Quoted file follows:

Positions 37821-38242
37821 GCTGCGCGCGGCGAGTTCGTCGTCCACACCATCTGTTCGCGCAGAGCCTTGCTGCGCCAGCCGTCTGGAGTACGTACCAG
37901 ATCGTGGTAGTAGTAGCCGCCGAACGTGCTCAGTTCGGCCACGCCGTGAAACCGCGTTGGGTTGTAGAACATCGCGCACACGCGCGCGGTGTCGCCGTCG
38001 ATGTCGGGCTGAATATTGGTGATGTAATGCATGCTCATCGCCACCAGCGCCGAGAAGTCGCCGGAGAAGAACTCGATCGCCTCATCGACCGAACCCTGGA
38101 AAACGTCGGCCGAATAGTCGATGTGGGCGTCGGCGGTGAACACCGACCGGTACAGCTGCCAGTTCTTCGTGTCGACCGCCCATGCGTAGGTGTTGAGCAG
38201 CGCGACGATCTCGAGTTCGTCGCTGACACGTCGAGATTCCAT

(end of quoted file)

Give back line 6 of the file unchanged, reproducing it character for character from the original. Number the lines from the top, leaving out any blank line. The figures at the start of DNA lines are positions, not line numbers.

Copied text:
38201 CGCGACGATCTCGAGTTCGTCGCTGACACGTCGAGATTCCAT